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Knowledge-sharing enablers and barriers in pharmaceutical research and development

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PurposeBecause selling innovative products is crucial to its livelihood, the pharmaceutical industry has a fundamental need to share knowledge to stimulate the process of knowledge creation. This study seeks to explore knowledge-sharing enablers and barriers in pharmaceutical R&D. Design/methodology/approachA case study was carried out in a pharmaceutical company in Denmark. R&D professionals were asked to identify organizational enablers and barriers to knowledge sharing. Their accounts were processed as text during workshops. Data were condensed thematically. The analysis was combined with the conceptualization of tacit and explicit knowledge as proposed by Nonaka and Takeuchi. FindingsThe research shows that R&D professionals have different views and practices regarding engaging in knowledge sharing. This reveals that knowledge sharing is multi-faceted and that one standard for R&D professionals does not exist. The enablers identified recognized the use of tacit knowledge. The existence of enablers and barriers with oppositional influence on knowledge-sharing practices is evident. Furthermore, synergy is identified in the knowledge-sharing enablers provided that the settings fostering personal closeness to colleagues are stimulated. Physical proximity to colleagues therefore has obvious influence on knowledge-sharing practices. Research limitations/implicationsThis study was based on a single case study. The extent to which the findings can be generalized to other industries is unknown. Practical implicationsThe findings have implications for R&D managers who must be aware of these professional diversities in order to enhance knowledge-sharing practices. Attention should also be given to the synergies hidden in knowledge-sharing enablers. Originality/valueFocused implementation of enablers will increase knowledge-sharing practices and minimize barriers.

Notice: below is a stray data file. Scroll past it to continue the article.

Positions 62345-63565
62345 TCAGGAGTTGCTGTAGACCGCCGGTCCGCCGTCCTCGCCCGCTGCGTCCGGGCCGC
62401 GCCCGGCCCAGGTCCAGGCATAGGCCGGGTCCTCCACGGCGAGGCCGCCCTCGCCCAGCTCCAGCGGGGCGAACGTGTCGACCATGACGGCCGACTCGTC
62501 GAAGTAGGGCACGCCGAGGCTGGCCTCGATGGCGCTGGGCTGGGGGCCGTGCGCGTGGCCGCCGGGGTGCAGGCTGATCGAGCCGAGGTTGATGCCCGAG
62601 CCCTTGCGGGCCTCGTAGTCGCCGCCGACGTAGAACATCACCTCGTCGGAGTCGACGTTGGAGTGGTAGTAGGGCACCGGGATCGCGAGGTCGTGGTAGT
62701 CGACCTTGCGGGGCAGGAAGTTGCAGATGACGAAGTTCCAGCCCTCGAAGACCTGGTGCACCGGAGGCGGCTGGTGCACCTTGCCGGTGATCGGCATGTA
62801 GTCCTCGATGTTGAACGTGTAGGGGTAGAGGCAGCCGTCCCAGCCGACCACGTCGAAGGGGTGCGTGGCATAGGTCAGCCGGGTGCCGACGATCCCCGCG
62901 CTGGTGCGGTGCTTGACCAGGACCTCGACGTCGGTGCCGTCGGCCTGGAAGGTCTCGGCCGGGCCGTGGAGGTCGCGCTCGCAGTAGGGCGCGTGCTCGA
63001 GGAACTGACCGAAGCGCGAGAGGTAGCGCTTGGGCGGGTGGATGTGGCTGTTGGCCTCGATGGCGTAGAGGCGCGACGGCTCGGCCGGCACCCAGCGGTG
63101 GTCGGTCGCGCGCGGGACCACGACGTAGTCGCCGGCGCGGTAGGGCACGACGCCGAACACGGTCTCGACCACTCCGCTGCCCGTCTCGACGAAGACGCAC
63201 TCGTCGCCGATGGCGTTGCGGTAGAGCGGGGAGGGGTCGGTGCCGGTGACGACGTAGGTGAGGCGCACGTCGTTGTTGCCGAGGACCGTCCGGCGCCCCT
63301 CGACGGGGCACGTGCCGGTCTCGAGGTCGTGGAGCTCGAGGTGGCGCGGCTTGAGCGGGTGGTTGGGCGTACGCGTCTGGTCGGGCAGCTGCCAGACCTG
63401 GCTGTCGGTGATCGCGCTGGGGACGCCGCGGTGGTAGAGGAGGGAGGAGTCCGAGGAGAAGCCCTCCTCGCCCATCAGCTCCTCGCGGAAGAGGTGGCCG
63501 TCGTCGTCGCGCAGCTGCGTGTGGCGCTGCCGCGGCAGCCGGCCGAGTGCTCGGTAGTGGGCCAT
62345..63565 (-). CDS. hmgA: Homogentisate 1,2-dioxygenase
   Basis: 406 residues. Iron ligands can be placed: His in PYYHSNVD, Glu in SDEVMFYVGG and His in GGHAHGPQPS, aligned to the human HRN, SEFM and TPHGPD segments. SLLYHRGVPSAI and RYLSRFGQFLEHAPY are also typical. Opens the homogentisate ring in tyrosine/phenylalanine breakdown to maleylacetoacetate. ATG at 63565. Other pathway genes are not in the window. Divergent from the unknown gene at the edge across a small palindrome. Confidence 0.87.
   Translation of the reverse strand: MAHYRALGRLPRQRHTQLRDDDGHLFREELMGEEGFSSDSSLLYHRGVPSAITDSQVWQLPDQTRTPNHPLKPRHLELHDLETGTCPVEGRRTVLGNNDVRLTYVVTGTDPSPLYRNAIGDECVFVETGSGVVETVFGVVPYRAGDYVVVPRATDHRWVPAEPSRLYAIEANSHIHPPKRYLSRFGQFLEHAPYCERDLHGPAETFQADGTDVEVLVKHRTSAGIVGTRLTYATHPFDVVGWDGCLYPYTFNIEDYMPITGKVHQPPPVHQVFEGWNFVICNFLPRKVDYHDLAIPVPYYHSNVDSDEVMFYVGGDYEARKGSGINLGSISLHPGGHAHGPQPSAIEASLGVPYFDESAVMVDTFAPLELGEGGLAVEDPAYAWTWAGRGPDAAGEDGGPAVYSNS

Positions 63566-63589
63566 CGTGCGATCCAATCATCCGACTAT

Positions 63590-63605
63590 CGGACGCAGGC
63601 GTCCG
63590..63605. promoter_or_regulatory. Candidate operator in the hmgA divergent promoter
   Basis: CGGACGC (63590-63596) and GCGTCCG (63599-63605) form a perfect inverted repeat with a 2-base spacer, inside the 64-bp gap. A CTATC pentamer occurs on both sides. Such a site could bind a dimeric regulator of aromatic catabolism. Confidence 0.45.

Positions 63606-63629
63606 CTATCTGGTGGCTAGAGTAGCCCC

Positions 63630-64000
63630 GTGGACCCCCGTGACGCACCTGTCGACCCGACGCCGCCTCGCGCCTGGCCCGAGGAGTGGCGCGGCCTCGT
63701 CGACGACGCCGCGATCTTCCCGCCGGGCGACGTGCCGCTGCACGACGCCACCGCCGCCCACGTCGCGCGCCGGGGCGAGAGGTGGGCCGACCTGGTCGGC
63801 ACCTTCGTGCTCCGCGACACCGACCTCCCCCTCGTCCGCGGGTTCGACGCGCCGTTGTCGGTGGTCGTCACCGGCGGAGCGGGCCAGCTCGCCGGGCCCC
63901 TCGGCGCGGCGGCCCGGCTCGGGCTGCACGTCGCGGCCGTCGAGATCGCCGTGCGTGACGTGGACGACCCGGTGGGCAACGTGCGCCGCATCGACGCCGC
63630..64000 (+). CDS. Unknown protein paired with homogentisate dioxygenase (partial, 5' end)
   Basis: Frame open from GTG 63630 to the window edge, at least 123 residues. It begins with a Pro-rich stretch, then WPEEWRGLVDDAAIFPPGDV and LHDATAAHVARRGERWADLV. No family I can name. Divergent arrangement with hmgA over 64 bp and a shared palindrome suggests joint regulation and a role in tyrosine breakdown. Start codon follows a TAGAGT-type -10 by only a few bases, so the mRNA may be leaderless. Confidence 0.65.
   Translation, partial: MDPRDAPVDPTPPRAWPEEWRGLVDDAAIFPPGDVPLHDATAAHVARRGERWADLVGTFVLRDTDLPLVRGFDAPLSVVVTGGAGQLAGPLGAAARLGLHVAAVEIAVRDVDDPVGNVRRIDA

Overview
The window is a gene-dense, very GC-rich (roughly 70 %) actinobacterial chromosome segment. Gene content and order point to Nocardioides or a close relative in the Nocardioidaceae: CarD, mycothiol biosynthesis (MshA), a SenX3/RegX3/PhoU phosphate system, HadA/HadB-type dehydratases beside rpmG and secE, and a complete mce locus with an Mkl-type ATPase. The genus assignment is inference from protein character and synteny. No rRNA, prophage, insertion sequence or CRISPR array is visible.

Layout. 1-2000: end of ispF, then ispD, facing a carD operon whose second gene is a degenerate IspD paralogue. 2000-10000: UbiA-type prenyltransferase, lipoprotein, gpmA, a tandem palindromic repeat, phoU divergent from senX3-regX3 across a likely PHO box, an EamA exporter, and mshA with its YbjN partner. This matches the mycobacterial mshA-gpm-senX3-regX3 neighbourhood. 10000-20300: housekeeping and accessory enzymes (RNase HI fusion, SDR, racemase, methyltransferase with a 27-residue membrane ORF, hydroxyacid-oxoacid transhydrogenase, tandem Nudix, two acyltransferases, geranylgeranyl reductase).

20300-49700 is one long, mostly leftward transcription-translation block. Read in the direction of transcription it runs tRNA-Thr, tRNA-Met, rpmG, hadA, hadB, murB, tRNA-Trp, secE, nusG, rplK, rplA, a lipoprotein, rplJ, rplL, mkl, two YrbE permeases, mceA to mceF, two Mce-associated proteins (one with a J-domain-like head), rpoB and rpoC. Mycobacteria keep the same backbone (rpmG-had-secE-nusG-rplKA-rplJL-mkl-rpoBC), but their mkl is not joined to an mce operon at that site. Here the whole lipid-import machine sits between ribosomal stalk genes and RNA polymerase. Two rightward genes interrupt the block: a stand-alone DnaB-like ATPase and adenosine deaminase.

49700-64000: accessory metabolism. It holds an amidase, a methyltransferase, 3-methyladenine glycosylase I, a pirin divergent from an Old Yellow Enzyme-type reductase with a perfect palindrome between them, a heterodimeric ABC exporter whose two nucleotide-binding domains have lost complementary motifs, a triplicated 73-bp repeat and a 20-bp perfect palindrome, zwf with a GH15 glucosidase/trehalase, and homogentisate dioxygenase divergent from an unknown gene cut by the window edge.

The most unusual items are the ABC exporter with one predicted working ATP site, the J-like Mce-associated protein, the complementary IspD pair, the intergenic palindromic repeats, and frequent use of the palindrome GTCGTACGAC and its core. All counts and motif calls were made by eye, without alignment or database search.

Keywords: Case studies; Knowledge management; Pharmaceuticals industry; Quality; Research; Research and development

Document Type: Research Article

DOI: http://dx.doi.org/10.1108/13673271111108693

Publication date: February 22, 2011

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